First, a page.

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The New John Gill Exposition of the Entire Bible

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Mark 2:4

And when they could not come nigh unto him for the press,
&c.] To the room where Jesus was, nor into the house, nor even to the door, the crowd about it was so great,

they uncovered the roof where he was.
The Arabic version reads it, "they went up to the roof"; and the Persic thus, "they carried him up upon the roof". The place where Christ was, seems to be an upper room; for in such an one the Jewish doctors used to meet, and discourse together about religious matters; see (Acts 1:13) (20:8) . Though some think this was a mean house in which Christ was, and had no upper room, but the ground floor was open to the roof, through which the man, sick of the palsy, was let down on his bed to Christ; and the rather, because the people crowded about the door to get in, and there was no room to receive them, no not about it: but even from this circumstance it seems most reasonable, that there was an upper room in which Christ was, and at a window in which he might preach to the people, with much more convenience, than at, or about the door, where they were pressing: for, certain it is, that he did preach the word to them, (Mark 2:2) , and many instances may be given of the above mentioned doctors, whose usages, when indifferent, and not sinful, might be complied with by Christ, as these were, of their meeting and conversing together in upper rooms. Instead of many, take the few following F1:

``It happened to Rabban Gamaliel, and the elders, who were sitting (hyyleb) , "in an upper room in Jericho", that they brought them dates, and they did eat, &c,''

Again F2,

``these are some of the traditions which they taught, (tyyleb) , "in the upper chamber" of Hananiah ben Hezekiah, ben Garon.''

So it is likewise said F3, that

``R. Tarphon, or Tryphon, and the elders, were sitting "in the chamber" of the house of Nithzah, in Lydda, and this question was asked before them, is doctrine greatest, or practice greatest?''

Once more F4,

``the elders of the house of Shammai, and the elders of the house of Hillell, went up, (tyylel) , "to the upper chamber" of Jochanan ben Bethira, and said, that the Tzitzith, or fringes, had no measure''

Now, over this upper room, was a flat roof, with battlements about it; for so the Jews were obliged to build their houses, (Deuteronomy 22:8) , to which they had a way of going to and from, both within and without side their houses; (See Gill on 24:17). Hence we so often read F5 of (twgg Krd) , "the way of the roofs", in distinction from (Myxtp Krd) "the way of the doors"; by which they entered into their houses, and by which means, things might be carried from a court to a roof, and from a roof to a court; about which the doctors dispute, saying, that on a sabbath day F6,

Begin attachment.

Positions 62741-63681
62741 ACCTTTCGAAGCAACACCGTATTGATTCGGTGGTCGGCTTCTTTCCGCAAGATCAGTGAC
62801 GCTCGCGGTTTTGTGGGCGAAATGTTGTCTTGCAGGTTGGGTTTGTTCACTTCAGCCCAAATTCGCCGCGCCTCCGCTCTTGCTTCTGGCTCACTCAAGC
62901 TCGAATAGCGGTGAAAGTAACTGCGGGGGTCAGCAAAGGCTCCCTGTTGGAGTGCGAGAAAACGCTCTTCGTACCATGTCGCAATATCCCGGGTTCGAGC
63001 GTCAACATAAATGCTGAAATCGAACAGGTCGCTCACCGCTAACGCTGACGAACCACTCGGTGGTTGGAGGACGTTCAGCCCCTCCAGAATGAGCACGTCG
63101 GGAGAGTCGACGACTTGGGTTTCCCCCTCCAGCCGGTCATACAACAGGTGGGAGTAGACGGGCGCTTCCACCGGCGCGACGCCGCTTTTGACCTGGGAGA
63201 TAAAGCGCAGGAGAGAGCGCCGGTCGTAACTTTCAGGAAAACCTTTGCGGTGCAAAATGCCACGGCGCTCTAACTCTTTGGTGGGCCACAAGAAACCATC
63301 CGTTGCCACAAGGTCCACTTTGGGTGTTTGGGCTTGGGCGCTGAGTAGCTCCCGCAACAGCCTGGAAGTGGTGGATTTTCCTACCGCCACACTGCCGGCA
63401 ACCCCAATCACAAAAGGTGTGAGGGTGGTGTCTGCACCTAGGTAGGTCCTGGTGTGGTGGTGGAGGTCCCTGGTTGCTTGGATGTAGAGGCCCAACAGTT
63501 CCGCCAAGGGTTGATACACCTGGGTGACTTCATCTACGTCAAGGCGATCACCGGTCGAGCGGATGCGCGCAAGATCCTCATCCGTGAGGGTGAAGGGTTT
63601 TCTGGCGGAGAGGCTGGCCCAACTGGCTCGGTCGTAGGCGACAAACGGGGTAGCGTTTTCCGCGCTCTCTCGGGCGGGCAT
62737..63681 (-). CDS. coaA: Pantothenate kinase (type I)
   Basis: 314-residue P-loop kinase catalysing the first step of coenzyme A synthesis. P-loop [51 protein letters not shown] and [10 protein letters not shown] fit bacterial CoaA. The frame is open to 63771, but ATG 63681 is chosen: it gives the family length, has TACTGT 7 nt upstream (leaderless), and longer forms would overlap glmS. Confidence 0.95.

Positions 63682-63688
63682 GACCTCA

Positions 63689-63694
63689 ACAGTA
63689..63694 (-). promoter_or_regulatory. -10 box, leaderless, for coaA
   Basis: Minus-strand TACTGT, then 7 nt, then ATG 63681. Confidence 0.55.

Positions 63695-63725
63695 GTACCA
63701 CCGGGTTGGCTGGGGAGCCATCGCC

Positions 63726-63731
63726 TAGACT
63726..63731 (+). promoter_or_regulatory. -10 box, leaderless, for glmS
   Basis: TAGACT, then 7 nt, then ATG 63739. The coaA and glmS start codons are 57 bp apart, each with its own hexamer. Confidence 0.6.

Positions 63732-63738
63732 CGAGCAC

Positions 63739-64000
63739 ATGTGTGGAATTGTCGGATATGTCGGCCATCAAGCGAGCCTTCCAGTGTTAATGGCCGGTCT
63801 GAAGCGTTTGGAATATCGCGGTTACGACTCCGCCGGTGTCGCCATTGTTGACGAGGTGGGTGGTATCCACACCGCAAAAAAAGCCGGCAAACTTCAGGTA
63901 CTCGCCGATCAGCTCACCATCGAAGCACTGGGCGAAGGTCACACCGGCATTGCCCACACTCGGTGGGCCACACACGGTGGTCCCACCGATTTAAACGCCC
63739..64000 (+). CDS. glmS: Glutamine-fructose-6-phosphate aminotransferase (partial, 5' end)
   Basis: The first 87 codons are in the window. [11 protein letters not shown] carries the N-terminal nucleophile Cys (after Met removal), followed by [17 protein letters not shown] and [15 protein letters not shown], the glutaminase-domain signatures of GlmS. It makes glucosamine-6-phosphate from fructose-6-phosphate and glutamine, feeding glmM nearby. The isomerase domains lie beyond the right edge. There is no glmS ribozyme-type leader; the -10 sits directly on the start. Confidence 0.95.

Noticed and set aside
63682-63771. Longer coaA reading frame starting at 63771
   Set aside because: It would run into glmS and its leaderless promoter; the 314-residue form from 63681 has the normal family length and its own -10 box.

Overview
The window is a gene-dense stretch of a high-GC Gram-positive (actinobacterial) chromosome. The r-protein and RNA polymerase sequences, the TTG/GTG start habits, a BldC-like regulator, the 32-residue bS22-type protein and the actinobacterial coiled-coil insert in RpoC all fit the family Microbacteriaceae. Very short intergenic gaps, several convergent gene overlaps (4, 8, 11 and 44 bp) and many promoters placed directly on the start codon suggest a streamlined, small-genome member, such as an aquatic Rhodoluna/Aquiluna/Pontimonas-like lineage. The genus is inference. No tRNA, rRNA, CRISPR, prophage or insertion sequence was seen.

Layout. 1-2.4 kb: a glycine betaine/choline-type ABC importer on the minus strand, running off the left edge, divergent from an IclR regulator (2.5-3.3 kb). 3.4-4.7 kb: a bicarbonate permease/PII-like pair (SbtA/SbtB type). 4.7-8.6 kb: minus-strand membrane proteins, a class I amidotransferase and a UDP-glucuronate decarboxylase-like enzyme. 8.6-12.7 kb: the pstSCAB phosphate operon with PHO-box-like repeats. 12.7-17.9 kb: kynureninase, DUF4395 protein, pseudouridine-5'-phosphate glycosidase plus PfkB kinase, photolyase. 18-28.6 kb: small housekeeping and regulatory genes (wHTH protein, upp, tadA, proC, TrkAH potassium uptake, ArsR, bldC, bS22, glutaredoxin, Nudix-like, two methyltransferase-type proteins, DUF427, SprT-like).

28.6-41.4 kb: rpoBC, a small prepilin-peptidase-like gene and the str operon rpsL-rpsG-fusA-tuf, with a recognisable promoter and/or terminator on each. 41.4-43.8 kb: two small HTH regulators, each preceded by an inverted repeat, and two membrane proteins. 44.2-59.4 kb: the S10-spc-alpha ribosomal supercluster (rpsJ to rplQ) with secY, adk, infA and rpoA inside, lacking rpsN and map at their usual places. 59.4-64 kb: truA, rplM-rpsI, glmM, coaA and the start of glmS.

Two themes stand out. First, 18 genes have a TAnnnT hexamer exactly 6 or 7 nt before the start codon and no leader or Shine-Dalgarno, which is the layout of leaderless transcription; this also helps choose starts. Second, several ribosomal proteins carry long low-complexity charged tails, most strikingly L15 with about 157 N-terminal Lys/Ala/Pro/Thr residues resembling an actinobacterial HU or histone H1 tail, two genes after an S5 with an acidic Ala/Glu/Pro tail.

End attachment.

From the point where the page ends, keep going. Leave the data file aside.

``it is forbidden to ascend and descend from the roofs to the court, and from the court to the roofs; and the vessels, whose abode is in the court, it is lawful to move them in the court, and which are in the roofs, it is lawful to move them in the roofs.--Says Rabbi, when we were learning the law with R. Simeon at Tekoah, we brought up oil, and a confection of old wine, water, and balsam, from roof to roof, and from roof to court, and from court to court, and from the court to a close, and from one close to another, till we came to the fountains, in which they washed. Says R. Judah, it happened in a time of danger, and we brought the book of the law from court to roof, and from roof to court, and from court to a close, to read in it.''

Now, in these roofs, there was a door, which they call, (twgg xtp) , "the door of the roofs" F7; now when they had brought up the sick man to the roof of the house, by a ladder fastened on the outside, which was common F8; they took up this door, and let him down in his bed into the room where Jesus was: and because they wrenched the roof door open with violence, therefore it is said,

and when they had broken it up, they let down the bed wherein the
sick of the palsy lay:
opening the door, and perhaps taking up the frame of it, and removing some tiles about it, to make the way wider, they let down with ropes, the bed, and the man on it, together. The Persic version thus renders it, "and the paralytic man being put upon a bed, at the four corners of the bed so many ropes being fastened, they let him down through a window to Jesus, into the place where he was sitting"; which is rather a paraphrase, or exposition of the words, than a translation.


FOOTNOTES:

F1 T. Bab. Beracot, fol. 37. 1.
F2 T. Bab. Sabbat, fol. 12. 1. & Misn. Sabbat, c. 1. sect. 4,
F3 T. Bab. Kiddushin, fol. 40. 2. Vid. T. Hieros. Pesachim, fol. 30. 2. & T. Bab. Sanhedrin, fol. 74. 1.
F4 T. Bab. Menachot, fol. 41. 2. Vid. Targum in Cant. iii. 4.
F5 T. Pesach. fol. 92. 1. Moed. Katon, fol. 25. 1. Cetubot, fol. 10. 2. Gittin, fol. 81. 1. Bava Metzia, fol. 88. 1, in 117. 1.
F6 T. Bab. Erubin, fol. 91. 1. & Hieros. ib. fol. 25. 3.
F7 T. Hieros. Erubin, fol. 26. 2.
F8 Gloss. in T. Bab. Bava Metzia, fol. 117. 1.

 


Copyright Statement
The New John Gill's Exposition of the Entire Bible Modernised and adapted for the computer by Larry Pierce of Online Bible. All Rightes Reserved, Larry Pierce, Winterbourne, Ontario.
A printed copy of this work can be ordered from: The Baptist Standard Bearer, 1 Iron Oaks Dr, Paris, AR, 72855

Bibliography Information
Gill, John. "Commentary on Mark 2:4". "The New John Gill Exposition of the Entire Bible". <http://classic.studylight.org/com/geb/view.cgi?book=mr&chapter=002&verse=004>. 1999.

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